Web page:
Patellar Malalignment Some people have a kneecap that abnormally tracks in the groove at the end of the femur. This can cause extra pressure on the cartilage covering the kneecap or on the femur where it rubs, called the trochlear surface.

Factors that can contribute to the maltracking of the knee cap include:

Weakness or muscle imbalances of the quadriceps muscles – Muscle imbalances in the quadriceps can cause poor tracking of the kneecap as it articulates through the trochlear.

Instability or imbalance in the lower extremity – can also lead to an irritation of the tendon. The nature of the imbalance can vary from an unstable ankle on running/jumping activities for example to a domination of the inner thigh muscles in opposition to the muscles on its external border which leads to a maltracking of the kneecap. also responsible for a similar irritation.

How is Patellofemoral Syndrome diagnosed?

A patellofemoral syndrome is usually diagnosed through a physical examination and can be suggested by the case history taken by your consultant. During your consultation, your practitioner will ask you a series of questions such as:

  • Questions about the history of the injury (traumatic or not)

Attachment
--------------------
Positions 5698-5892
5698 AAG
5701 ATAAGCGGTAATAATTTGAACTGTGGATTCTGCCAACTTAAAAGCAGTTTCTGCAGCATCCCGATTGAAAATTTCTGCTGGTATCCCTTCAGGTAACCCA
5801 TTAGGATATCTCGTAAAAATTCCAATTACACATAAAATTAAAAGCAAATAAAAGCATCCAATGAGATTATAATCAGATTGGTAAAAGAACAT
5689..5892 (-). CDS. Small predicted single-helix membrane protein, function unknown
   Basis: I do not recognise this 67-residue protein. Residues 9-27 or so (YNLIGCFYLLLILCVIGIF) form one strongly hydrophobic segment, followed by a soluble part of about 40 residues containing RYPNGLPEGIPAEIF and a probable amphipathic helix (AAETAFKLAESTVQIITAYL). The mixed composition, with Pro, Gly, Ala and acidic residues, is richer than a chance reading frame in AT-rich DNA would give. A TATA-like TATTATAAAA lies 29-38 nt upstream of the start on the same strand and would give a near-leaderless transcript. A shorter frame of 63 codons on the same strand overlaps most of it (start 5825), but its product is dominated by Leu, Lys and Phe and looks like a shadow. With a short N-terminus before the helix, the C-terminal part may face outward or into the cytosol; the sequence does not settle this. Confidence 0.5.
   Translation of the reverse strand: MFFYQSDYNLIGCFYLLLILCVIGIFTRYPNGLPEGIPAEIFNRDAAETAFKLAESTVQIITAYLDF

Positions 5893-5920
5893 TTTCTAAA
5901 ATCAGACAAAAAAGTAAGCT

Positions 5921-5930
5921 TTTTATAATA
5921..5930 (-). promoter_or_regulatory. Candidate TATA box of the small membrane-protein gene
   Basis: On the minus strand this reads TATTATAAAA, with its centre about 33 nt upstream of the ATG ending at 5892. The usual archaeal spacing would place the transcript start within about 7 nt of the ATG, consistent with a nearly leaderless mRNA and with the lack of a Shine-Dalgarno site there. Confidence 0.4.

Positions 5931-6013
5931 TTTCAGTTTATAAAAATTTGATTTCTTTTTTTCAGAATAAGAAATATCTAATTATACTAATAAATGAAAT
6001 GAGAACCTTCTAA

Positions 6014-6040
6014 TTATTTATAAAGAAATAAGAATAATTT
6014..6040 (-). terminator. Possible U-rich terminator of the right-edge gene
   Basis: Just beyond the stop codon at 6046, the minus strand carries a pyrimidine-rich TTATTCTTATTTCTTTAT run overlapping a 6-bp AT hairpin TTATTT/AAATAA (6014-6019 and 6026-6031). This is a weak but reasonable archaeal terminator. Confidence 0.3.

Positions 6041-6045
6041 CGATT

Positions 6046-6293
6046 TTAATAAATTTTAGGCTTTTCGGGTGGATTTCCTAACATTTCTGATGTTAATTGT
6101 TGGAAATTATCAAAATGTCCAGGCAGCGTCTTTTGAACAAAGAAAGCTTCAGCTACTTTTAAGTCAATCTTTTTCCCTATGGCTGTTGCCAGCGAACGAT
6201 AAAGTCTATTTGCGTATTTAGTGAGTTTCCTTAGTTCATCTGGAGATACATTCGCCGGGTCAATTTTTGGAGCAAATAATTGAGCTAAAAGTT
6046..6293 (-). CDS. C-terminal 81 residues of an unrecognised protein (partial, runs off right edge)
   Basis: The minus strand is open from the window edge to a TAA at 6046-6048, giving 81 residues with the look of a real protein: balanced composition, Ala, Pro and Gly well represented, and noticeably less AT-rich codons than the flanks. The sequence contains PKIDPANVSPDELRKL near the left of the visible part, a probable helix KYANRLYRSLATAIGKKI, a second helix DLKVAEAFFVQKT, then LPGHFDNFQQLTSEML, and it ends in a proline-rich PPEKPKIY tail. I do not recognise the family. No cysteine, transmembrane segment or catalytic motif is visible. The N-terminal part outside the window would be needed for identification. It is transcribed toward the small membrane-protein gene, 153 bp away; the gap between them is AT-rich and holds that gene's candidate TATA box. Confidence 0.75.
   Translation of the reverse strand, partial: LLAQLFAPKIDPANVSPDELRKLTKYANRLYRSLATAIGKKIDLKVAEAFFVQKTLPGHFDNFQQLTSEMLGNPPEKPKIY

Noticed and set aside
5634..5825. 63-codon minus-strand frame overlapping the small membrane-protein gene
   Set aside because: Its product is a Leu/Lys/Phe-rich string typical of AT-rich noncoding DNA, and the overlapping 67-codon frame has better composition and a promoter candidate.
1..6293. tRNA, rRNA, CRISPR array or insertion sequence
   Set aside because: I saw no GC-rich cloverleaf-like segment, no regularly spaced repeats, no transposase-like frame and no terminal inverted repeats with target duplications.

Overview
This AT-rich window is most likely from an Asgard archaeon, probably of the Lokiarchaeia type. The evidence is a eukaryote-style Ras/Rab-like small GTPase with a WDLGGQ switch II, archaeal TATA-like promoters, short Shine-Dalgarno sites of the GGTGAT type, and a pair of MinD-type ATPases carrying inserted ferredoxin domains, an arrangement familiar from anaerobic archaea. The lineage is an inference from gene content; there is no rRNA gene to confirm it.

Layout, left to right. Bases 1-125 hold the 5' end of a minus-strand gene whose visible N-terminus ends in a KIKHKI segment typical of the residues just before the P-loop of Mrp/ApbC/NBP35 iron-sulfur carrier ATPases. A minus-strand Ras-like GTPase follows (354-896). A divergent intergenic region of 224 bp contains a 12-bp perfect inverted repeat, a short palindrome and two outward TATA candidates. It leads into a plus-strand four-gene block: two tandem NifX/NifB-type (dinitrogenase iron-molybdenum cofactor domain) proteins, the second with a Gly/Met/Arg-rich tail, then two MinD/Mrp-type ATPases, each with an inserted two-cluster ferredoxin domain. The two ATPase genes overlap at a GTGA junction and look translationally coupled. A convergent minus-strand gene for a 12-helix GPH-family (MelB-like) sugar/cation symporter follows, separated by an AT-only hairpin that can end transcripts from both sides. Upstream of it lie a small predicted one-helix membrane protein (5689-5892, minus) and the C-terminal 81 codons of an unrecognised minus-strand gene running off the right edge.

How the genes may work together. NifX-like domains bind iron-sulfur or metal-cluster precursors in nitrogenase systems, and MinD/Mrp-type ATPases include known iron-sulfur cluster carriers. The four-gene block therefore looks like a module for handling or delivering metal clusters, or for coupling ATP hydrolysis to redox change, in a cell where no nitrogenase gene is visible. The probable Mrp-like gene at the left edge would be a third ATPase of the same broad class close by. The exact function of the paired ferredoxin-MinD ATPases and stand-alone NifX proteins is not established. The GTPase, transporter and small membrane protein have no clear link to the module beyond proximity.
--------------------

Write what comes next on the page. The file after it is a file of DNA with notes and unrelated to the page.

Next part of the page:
• Aggravating or relieving factors?
  • The onset of the symptoms?
  • Have there been any recent changes to your training intensity?

In some cases further imaging may be requested to further diagnose or rule out any other condition. This may include an x-ray or MRI.

Do I need to go to the GP or visit my local hospital?

You don’t need to visit a local hospital for such symptoms as knee pain located under the kneecap, as it is very likely this can be managed by your GP or a specialist consultant. An osteopath for example can see you in a consultation and with their anatomical knowledge and experience can appropriately answer your questions.

What are the treatment options for Patellofemoral Syndrome ?

There are two different categories of treatment recommended for a patellofemoral syndrome: conservative intervention or surgical intervention.

Conservative treatment can consist of a selection of different self help remedies along with exercises, prescription and physical therapy. Below is a non-exhaustive list of conservative treatment options for the management of patellofemoral syndrome.